Mandatory standards for the indoor environment would result in immense benefits to the health and productivity of people around the world

2024-03-29
This publication is a call to action for governments and agencies to develop, legislate and enforce IAQ standards. Boerstra: “Traditionally, governments have regulated outdoor air. But inhabitants of industrialized countries now spend more than 90% of their time indoors.” As a result, indoor pollutants have major consequences for our long-term health. Bluyssen: “For example, we now know that tiny airborne particles can pass directly from lungs to bloodstream, where they cause all kinds of diseases.” And indoor air is also a prime transmitter of pathogens, as demonstrated by the COVID-19 ...

Chickadees have unique neural “barcodes” for memories of stashing away food

Chickadees have unique neural “barcodes” for memories of stashing away food
2024-03-29
Your ability to remember and recall moments in time is important for recording life-defining moments and everyday information like where you parked the car. Now researchers reporting in the journal Cell on March 29 have new insight into how those episodic memories are encoded in the brain based on studies of how chickadees store food. Their study finds that chickadees activate unique neural patterns, which they liken to barcodes, each time they cache food in a certain spot. When they go back to retrieve that stored food, their brains light back ...

Chickadees are memory geniuses. Their barcode-like neural activity may be to thank

2024-03-29
NEW YORK, NY — Black-capped chickadees have extraordinary memories that can recall the locations of thousands of morsels of food to help them survive the winter. Now scientists at Columbia's Zuckerman Institute have discovered how the chickadees can remember so many details: they memorize each food location using brain cell activity akin to a barcode. These new findings may shed light on how the brain creates memories for the events that make up our lives. "We see the world through our memories of objects, places and people," said Dmitriy Aronov, PhD, a principal investigator at Columbia’s Zuckerman Institute and an ...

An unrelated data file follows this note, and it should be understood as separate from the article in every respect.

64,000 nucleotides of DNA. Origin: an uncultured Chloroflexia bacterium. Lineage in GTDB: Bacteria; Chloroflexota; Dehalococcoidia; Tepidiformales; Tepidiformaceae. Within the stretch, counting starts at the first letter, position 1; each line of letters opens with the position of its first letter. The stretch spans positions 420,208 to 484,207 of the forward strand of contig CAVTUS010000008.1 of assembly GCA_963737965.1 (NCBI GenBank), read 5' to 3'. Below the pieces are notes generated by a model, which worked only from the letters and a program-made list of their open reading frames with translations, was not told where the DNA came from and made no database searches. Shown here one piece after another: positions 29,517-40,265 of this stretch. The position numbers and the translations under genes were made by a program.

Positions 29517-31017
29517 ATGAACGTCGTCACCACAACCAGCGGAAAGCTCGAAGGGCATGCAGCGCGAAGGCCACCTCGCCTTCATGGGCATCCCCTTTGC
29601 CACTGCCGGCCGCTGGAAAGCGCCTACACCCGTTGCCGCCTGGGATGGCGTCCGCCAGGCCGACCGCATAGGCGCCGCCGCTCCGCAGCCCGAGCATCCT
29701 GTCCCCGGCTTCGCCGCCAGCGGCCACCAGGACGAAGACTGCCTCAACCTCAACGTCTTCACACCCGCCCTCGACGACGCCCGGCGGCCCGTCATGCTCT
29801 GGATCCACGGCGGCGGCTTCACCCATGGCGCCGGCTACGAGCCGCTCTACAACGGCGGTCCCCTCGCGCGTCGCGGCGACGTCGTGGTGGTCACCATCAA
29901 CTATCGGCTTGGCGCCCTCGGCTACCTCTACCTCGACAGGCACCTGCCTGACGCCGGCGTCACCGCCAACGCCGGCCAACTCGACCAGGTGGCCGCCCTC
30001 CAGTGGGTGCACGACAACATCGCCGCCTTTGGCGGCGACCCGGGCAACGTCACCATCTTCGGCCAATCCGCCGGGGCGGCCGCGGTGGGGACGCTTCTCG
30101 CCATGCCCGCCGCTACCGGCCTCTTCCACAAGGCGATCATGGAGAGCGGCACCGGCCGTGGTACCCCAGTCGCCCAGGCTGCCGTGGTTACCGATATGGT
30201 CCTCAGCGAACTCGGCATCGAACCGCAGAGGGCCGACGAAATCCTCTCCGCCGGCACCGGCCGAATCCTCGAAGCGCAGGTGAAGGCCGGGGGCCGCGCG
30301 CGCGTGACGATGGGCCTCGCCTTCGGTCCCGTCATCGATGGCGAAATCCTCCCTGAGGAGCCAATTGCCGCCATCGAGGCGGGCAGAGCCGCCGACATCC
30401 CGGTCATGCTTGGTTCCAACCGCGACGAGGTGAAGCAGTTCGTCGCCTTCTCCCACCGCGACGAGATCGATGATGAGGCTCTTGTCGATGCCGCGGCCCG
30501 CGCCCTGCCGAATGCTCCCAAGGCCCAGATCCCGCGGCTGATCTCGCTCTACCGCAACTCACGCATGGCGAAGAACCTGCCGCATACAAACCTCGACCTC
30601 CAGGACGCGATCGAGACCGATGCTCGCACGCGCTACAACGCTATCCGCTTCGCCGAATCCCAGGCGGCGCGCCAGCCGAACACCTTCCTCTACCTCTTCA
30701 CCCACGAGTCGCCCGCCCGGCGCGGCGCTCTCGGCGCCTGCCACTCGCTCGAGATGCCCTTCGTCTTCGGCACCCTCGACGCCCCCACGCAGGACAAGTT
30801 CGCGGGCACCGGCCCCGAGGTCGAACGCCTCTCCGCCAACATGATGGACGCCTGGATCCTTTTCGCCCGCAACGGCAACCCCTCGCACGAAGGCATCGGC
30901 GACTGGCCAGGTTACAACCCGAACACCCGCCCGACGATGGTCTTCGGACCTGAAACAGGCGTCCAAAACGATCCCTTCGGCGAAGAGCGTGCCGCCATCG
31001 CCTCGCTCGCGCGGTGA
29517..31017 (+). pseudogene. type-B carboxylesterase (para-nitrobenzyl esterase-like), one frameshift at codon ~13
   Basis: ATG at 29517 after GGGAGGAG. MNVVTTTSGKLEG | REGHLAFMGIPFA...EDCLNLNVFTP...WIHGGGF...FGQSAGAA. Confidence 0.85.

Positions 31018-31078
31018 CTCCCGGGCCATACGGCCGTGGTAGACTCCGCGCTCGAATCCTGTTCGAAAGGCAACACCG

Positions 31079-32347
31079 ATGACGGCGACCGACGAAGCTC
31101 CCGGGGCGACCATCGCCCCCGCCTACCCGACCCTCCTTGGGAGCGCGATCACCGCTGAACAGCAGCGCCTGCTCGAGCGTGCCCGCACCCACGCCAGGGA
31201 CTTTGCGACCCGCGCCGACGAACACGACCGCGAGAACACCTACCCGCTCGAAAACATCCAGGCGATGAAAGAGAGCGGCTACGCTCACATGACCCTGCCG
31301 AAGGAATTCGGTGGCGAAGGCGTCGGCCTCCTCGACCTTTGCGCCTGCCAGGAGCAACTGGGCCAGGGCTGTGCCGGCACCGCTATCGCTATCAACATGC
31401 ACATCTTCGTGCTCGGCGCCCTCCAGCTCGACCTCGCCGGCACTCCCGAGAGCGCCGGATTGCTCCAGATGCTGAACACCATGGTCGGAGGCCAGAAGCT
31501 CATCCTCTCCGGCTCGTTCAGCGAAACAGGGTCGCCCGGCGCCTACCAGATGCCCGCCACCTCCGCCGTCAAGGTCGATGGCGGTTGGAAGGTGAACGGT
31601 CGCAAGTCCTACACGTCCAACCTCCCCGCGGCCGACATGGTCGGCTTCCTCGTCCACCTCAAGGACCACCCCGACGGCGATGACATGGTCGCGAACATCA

LAST 30 PRESS RELEASES:

UK/Portuguese study strongly suggests antibiotic-resistant “superbugs” are being passed from cats and dogs to their owners

Researchers study effects of solvation and ion valency on metallopolymers

Physicists solve puzzle about ancient galaxy found by Webb telescope

Clear guidelines needed for synthetic data to ensure transparency, accountability and fairness study says

Report finds significant gender and racial inequities in the educational measurement profession

University of Houston and Scotland’s Heriot-Watt University forge strategic energy alliance

Rice team demonstrates miniature brain stimulator in humans

Jennifer Stinson receives prestigious Barer-Flood Prize in health services research

First insights into the genetic bottleneck characterizing early sheep husbandry in the Neolithic period

Theories that explain the crisis in democracy are inadequate for Latin America, experts say

Starving cells hijack protein transport stations

Where have all the right whales gone?

Researchers find no link between COVID-19 virus and development of asthma in children

Cell’s ‘garbage disposal’ may have another role: helping neurons near skin sense the environment

Study reveals potential to reverse lung fibrosis using the body’s own healing technique

International team co-led by a BSC researcher discovers more than 50 new deep-sea species in one of the most unexplored areas of the planet

Cleveland Innovation District partners exceeding many targets set by state and JobsOhio

A third of women experience migraines associated with menstruation, most commonly when premenopausal

MD Anderson Research Highlights for April 12, 2024

Soft Robotics appoints new Deputy Editor-in-Chief, Barbara Mazzolai, PhD

Wiley releases Mass Spectra of Designer Drugs 2024 to accelerate forensics analysis of fentanyls, cannabinoids, and more

Freestanding emergency departments are popular, but do they function as intended?

University of Cincinnati experts present at national neurology conference

Bonobos are more aggressive than previously thought

How seaweed became multicellular

Melanomas resist drugs by ‘breaking’ genes

Africa’s iconic flamingos threatened by rising lake levels, study shows

Vaccination timeliness among US children ages 0-19 months

Changes in permanent contraception procedures among young adults following the Dobbs decision

Semaglutide vs endoscopic sleeve gastroplasty for weight loss

[Press-News.org] Three renowned Argonne scientists accept joint appointments at the University of Houston
Joining forces to power a sustainable energy industry